LAND O'LAKES — Pasco County's high school principal list needs some serious revisions.
Within the past month, the leaders of Land O'Lakes, Mitchell and River Ridge high schools have been rotated into new positions. River Ridge now needs a new principal, leaving the potential for at least one more shift.
Already some parents and teachers have raised concerns about the moves.
If you're keeping track, Land O'Lakes High principal Monica Ilse took the top job at Anclote High, which opens in the fall. The administration then moved Ric Mellin from Mitchell to replace Ilse, and Jim Michaels from River Ridge to take Mellin's spot.
Some have told School Board members they don't like the instability the churn looks likely to cause students.
The principal sets the tone of a school, after all, providing leadership that filters through nearly every aspect of campus life. Morale, discipline and a variety of other aspects of the school depend on who's at the top, and change can radically alter a school for better or for worse.
"Recent research … says to us that leadership is second only to teacher classroom behavior in affecting student performance," said Dick Flanary, senior director for leadership at the National Association of Secondary School Principals. "Many authorities will say it takes five to seven years to fully institutionalize massive kinds of change in a school."
So why shuffle the deck, particularly when neither Mellin nor Michaels asked to move? And, doesn't it matter that Land O'Lakes would be getting its third principal in five years, and Mitchell High would be getting its third leader in four years?
School Board members said they have questions about the administration's decisions. But don't expect them to object — even if people are unhappy.
"Change is hard for anybody," board member Joanne Hurley said. "Change is not always bad."
Indeed, School Board member Kathryn Starkey said, often moving seasoned leaders into new roles can reinvigorate the administrator and the school.
"New principals bring in new ideas and new energy," Starkey said. "If these moves cause gains in student achievement, then I think it's a good thing."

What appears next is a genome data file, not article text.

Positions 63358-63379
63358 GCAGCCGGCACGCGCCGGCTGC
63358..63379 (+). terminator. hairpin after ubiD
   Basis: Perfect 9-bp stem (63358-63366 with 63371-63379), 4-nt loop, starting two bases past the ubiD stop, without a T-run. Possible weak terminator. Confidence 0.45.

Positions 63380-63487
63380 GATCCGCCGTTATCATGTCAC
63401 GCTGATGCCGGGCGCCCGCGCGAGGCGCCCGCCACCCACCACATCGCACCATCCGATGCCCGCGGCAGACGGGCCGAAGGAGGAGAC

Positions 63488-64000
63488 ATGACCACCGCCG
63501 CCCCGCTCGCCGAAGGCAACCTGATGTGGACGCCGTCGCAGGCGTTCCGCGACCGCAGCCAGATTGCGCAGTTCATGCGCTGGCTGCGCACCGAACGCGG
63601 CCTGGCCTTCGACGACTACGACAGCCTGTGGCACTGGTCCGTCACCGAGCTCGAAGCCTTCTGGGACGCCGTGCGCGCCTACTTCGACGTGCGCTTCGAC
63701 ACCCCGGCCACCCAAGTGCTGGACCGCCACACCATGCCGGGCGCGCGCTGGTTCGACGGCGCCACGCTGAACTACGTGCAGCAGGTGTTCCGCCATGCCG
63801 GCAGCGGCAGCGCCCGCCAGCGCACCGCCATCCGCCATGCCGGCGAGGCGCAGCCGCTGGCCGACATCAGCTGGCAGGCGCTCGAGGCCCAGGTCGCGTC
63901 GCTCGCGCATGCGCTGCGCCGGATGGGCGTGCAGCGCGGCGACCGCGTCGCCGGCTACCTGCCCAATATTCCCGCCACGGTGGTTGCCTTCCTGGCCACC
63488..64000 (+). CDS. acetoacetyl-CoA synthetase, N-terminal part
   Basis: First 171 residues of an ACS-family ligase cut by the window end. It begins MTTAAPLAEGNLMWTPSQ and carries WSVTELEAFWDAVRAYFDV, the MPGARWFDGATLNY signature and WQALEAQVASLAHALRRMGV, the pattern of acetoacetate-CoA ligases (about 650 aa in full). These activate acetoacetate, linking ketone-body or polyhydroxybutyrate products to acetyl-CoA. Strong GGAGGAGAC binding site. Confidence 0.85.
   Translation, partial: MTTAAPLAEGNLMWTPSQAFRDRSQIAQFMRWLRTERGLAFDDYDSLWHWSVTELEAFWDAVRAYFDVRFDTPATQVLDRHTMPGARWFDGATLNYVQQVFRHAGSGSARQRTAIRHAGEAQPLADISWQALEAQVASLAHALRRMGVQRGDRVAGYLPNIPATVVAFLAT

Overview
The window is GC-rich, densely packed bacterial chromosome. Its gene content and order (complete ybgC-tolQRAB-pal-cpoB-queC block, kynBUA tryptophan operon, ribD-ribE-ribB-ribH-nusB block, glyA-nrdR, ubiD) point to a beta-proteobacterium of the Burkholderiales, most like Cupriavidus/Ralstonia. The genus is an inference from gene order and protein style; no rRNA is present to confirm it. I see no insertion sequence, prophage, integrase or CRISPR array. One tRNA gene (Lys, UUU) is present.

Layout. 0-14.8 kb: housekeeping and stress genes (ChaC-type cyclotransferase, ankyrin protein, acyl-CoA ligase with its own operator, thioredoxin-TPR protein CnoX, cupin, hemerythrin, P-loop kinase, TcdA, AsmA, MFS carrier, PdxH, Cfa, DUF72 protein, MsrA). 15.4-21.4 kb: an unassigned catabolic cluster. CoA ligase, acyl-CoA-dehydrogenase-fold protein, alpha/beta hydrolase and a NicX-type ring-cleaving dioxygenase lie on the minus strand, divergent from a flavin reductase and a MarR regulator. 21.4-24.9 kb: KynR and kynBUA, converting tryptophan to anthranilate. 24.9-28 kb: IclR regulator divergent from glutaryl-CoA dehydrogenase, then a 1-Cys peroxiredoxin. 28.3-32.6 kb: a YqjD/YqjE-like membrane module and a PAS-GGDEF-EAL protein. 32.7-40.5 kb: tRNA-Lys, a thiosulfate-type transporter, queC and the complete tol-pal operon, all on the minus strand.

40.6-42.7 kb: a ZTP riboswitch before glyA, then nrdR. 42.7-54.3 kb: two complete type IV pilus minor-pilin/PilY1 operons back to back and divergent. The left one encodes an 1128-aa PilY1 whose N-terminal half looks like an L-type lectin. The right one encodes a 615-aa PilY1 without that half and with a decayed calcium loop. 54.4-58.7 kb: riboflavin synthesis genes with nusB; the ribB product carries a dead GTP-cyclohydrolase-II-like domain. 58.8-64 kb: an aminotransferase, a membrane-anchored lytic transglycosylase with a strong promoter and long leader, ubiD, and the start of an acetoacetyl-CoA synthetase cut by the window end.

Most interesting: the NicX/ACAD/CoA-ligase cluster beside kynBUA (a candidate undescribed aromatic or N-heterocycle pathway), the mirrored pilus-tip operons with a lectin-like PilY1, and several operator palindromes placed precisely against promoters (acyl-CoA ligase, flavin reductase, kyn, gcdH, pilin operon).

Each change came because the administration felt the reassigned principals best fit the schools they will now run, said Jim Davis, assistant superintendent for high schools.
"You look at each individual school and determine its needs," Davis said.
Michaels was an assistant principal at Mitchell when it opened, so he knows its staff and community well, Davis said. Land O'Lakes needs an experienced principal more than an assistant moving up to his or her first top job, he said, so well-respected Mellin fit that bill.
Land O'Lakes' last two principals had top management experience: Ilse was principal of the James Irvin Education Center before coming to Land O'Lakes in 2006, and her predecessor, Ray Bonti, previously served as Gulf Middle School principal.
Leadership changes are inevitable, Davis said, because the school district is opening a new high school, and it wanted a seasoned principal there, too.
That meant at least one sitting principal would be moved, setting off the domino effect that's now occurring.
Davis said the goal is to pick the best leader for each school. What that means for River Ridge isn't settled.
The plan is to have an open application process for the principal's job, Davis said. But even that job comes with a specific skill set, as the person will need to have some experience working on a joint middle-high school campus, setting up career academies and learning communities. And the superintendent could simply appoint someone, too.
Don't expect River Ridge to have a single principal, though.
"When they opened River Ridge that was the case, and it was too much," Davis said.
School Board member Hurley noted that the schools will keep the rest of their leadership teams. Plus, Davis added, the district surveys the staffs to give the incoming principals information about traditions, culture, needs and desires as they join their new school.
"I think principals are sort of like preachers," Hurley said.
They're leaders who tend to a community and cast a long shadow over the way things run.
"But it's just a given that at some point in time, (they're) going to take another assignment," she said. "I don't see it as a problem."
Jeffrey S. Solochek can be reached at email@example.com or (813) 909-4614. For more education news, visit the Gradebook at blogs.tampabay.com/schools.